airtran737
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Origin Of Cockpit

Sat Jul 17, 2004 6:59 pm

I've searched to no avail. Can someone please tell me how the word cockpit became to be. I understand its use as a naval term, but what about its use regarding aircraft?
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bsergonomics
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RE: Origin Of Cockpit

Sat Jul 17, 2004 7:20 pm

Purely a guess:

The cockpit of a yacht is where the boat is controlled from. It is usually a sunken part, with access to the cabin etc. The fact that it is sunken would make it resemble the pits used for animal fighting (dogs, bears, cocks etc.). Therefore, a cock pit would be a pit used for cockfighting.

Since most aviation terminology comes from the naval world, the part with the controls would naturally be called the cockpit.

What do you think?
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N766UA
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RE: Origin Of Cockpit

Sun Jul 18, 2004 12:49 pm

The origin of the word cockpit is as follows:

The cockpits of early aircraft were often so small and cramped that the pilots likened them to the holes used for cockfighting. Hence, as Bsergonomics stated, it would be a pit used for cockfighting: a cockpit.
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MD11Engineer
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RE: Origin Of Cockpit

Sun Jul 18, 2004 1:29 pm

Originaly the term comes from cock fighting ( as still customary e.g. in the Philippines). Two roosters, with metal blades attached to their feet, are set against each other in a pit (or a circular cage made of wood, but open on top for the spectators) to prevent them from running away.
This term was later used for sailing dingies and yachts, you sit on the sill and put your feet into the cockpit, while handling the tiller and the sheet.
Since many aviation traditions derive of maritime traditions (see the white hat of PanAm pilots), the term cockpit was taken over in aviation for the place from which you control the plane.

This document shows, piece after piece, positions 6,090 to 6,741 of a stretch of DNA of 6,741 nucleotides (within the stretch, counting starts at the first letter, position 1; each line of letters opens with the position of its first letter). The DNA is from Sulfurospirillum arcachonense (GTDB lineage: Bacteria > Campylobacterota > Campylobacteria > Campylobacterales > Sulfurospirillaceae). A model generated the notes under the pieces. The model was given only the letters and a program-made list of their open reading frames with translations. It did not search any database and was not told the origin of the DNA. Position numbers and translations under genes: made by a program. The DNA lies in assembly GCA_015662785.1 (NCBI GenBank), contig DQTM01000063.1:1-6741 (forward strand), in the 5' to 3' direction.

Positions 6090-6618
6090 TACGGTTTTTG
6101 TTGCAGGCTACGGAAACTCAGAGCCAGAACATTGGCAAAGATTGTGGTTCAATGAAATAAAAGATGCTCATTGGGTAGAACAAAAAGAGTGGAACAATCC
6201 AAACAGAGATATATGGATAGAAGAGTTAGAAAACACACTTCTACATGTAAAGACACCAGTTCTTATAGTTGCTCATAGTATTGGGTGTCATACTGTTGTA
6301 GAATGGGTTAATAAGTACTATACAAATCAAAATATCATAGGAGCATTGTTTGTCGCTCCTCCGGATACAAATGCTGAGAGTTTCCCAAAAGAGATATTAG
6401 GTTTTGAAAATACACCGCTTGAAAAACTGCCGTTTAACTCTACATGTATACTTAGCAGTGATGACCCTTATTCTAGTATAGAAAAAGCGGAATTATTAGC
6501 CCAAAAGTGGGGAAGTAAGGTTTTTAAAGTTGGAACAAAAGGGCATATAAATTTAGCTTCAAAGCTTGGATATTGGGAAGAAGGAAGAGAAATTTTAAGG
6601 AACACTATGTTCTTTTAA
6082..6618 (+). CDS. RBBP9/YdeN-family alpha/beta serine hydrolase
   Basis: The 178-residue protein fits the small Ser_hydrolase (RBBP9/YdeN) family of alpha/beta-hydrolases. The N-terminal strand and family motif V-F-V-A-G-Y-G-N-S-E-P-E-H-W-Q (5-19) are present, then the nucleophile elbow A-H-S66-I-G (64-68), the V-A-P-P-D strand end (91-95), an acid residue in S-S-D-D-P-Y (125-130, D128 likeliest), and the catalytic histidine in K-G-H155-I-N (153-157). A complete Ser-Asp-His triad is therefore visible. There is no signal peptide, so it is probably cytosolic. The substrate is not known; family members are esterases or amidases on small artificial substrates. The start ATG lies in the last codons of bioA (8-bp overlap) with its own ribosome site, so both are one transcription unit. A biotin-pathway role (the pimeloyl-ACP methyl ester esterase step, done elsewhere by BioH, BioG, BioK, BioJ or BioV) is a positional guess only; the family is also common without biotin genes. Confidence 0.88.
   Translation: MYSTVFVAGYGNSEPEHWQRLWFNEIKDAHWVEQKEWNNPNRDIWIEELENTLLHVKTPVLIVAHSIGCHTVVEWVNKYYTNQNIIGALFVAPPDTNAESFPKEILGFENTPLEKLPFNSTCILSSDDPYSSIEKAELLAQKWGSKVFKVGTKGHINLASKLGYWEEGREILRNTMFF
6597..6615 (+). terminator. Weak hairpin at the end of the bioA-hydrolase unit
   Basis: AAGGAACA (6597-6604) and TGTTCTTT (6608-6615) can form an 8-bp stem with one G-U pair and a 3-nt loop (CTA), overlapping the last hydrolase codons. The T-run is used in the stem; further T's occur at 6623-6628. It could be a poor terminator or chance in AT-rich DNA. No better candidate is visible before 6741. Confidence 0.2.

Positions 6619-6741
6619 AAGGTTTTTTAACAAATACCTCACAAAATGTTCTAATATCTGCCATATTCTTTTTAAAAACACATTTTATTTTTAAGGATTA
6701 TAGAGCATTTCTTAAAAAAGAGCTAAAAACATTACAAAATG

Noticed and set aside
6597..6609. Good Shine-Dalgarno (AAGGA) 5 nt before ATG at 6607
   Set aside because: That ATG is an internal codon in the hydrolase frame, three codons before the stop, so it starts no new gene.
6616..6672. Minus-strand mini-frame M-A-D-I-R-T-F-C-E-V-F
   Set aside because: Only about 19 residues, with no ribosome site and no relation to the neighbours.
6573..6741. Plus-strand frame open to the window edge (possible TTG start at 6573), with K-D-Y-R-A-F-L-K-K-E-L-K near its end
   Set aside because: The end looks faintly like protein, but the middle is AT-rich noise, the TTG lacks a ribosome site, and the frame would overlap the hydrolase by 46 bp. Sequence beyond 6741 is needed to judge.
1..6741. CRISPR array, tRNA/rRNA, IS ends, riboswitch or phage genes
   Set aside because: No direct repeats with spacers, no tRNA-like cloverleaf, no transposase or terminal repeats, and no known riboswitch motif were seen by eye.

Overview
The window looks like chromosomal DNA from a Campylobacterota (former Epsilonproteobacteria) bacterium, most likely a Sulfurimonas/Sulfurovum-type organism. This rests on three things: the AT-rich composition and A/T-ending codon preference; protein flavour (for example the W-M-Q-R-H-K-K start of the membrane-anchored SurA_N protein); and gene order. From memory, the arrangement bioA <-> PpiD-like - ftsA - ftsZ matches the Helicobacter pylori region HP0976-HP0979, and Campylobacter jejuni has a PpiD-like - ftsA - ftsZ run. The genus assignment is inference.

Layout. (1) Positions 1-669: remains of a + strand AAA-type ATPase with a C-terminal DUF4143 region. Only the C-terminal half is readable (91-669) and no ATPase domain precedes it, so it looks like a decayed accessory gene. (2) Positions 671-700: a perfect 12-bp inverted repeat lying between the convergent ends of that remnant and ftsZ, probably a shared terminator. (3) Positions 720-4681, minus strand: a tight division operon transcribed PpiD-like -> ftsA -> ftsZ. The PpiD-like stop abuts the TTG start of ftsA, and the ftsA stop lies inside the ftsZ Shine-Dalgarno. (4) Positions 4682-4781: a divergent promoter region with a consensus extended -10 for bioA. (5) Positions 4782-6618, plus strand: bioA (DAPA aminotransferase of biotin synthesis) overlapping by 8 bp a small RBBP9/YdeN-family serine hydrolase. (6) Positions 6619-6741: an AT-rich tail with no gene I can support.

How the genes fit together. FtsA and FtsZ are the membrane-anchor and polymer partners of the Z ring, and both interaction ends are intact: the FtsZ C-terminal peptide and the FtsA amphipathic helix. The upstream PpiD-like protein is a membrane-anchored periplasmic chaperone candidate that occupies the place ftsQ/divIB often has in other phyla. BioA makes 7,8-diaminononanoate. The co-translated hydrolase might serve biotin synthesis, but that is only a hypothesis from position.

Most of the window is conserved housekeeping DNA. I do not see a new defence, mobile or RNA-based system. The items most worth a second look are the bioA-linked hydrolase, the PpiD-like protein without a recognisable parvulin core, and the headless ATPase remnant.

Jan
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Pugwash
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RE: Origin Of Cockpit

Wed Aug 04, 2004 9:33 pm

According to The Sailor's Word Book by Admiral Smyth, 1867, the cockpit is the place where wounded men were attended to, situated near the after hatchway and under the lower gundeck. The midshipmen alone inhabited the cockpit in former times but in later days commission and warrant officers, civilians etc, had their cabins there...
Whether this in turn was named after the cock-fighting arena I don't know. Perhaps the young midshipman were always fighting and strutting their stuff.
In the 18th century the cockpit in London was the Treasury or Privy Council, or another word for a house where rebels met.
In general English today a cockpit is an arena of action, like "Iraq is a cockpit of war..."

 
cancidas
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RE: Origin Of Cockpit

Thu Aug 05, 2004 1:36 am

i've always wondered the following:

if there is an all-female flight crew, can you still refer to the flight deck as a cockpit?
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N766UA
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RE: Origin Of Cockpit

Thu Aug 05, 2004 2:29 am

All female crew= Box Office.
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QantasA332
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RE: Origin Of Cockpit

Thu Aug 05, 2004 5:54 am

This article provides some insight into the origins...

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ZKSUJ
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RE: Origin Of Cockpit

Thu Aug 05, 2004 6:55 am

Interesting, Cock pit probably came from the yatchs, but I know that Flight deck came from ships.

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